, Volume 123, Issue 3, pp 265–272 | Cite as

Triploid planarian reproduces truly bisexually with euploid gametes produced through a different meiotic system between sex

  • Ayako Chinone
  • Hanae Nodono
  • Midori MatsumotoEmail author
Research Article


Although polyploids are common among plants and some animals, polyploidization often causes reproductive failure. Triploids, in particular, are characterized by the problems of chromosomal pairing and segregation during meiosis, which may cause aneuploid gametes and results in sterility. Thus, they are generally considered to reproduce only asexually. In the case of the Platyhelminthes Dugesia ryukyuensis, populations with triploid karyotypes are normally found in nature as both fissiparous and oviparous triploids. Fissiparous triploids can also be experimentally sexualized if they are fed sexual planarians, developing both gonads and other reproductive organs. Fully sexualized worms begin reproducing by copulation rather than fission. In this study, we examined the genotypes of the offspring obtained by breeding sexualized triploids and found that the offspring inherited genes from both parents, i.e., they reproduced truly bisexually. Furthermore, meiotic chromosome behavior in triploid sexualized planarians differed significantly between male and female germ lines, in that female germ line cells remained triploid until prophase I, whereas male germ line cells appeared to become diploid before entry into meiosis. Oocytes at the late diplotene stage contained not only paired bivalents but also unpaired univalents that were suggested to produce diploid eggs if they remained in subsequent processes. Triploid planarians may therefore form euploid gametes by different meiotic systems in female and male germ lines and thus are be able to reproduce sexually in contrast to many other triploid organisms.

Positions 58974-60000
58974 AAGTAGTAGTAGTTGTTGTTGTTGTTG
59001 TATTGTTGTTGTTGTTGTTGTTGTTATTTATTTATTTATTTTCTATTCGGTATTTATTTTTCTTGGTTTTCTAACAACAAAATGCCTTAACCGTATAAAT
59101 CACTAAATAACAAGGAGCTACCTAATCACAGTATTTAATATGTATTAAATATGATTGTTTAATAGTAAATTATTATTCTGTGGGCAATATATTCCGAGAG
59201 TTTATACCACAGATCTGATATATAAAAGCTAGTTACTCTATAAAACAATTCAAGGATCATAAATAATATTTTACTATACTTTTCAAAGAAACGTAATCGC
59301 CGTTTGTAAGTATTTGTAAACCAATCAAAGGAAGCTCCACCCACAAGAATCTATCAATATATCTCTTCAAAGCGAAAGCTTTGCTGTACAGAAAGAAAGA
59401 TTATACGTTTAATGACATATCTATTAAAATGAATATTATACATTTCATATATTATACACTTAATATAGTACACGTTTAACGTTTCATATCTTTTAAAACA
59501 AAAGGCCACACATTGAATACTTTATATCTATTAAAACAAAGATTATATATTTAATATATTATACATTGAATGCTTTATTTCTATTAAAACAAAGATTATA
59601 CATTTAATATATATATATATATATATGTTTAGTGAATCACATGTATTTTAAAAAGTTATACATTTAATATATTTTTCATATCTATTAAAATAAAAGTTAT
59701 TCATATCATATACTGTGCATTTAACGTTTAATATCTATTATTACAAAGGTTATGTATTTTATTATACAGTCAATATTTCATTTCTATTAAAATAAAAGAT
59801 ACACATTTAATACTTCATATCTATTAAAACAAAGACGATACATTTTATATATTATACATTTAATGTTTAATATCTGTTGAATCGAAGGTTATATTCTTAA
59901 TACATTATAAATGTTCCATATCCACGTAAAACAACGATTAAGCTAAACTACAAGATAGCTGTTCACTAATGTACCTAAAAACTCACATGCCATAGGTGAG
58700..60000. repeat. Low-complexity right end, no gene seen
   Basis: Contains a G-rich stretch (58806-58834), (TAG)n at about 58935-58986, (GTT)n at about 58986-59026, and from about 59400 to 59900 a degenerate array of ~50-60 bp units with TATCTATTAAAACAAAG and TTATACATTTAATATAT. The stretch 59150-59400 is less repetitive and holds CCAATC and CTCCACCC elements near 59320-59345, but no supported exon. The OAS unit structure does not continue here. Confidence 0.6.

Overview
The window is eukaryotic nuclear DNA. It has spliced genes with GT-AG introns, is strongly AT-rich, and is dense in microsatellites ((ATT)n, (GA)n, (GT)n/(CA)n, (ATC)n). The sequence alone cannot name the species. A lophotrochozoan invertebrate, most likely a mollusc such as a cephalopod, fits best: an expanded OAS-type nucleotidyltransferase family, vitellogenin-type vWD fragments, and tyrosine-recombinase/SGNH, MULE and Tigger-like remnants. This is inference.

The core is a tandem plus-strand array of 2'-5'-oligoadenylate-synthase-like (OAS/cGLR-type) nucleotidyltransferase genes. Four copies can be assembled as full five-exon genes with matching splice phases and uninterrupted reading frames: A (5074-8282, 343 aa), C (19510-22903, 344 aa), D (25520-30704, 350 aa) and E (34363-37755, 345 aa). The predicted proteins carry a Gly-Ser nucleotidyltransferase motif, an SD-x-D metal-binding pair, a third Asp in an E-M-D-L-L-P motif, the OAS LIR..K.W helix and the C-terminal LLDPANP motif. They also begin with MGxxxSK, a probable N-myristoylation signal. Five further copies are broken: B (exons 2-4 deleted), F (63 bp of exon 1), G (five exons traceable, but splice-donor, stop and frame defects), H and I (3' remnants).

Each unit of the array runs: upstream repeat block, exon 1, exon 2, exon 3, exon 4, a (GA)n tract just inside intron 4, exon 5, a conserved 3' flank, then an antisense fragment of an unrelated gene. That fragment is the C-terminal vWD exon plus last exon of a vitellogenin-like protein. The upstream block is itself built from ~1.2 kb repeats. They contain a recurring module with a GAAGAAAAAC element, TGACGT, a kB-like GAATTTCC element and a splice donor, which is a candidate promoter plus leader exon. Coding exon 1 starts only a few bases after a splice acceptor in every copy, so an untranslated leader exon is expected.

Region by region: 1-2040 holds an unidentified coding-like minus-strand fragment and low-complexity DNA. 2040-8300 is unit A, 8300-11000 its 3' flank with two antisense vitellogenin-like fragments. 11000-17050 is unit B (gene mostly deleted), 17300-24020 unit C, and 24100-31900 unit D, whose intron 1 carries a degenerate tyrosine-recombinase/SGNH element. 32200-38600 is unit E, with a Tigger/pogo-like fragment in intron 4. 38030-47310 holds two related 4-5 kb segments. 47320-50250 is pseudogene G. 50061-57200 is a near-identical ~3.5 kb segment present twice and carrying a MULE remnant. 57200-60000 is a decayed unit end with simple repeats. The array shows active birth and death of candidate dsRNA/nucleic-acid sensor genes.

Germ Line Cell Female Germ Line Unpaired Chromosome Meiotic Chromosome Behavior Male Germ Line Cell 
These keywords were added by machine and not by the authors. This process is experimental and the keywords may be updated as the learning algorithm improves.



We thank Dr. Marina Dan, Dr. Motonori Hoshi, and Dr. Gary Wessel for critically reading the manuscript. This work was supported by Grant-in-Aid for Challenging Exploratory Research from the Ministry of Education, Culture, Sports, Science and Technology, Japan to M.M. (No. 23657008) and Grant-in-Aid for JSPS Fellows to A.C. (No. 25-5247) from Japan Society for the Promotion of Science.

Supplementary material

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Copyright information

© Springer-Verlag Berlin Heidelberg 2014

Authors and Affiliations

  1. 1.Department of Biosciences and InformaticsKeio UniversityYokohamaJapan

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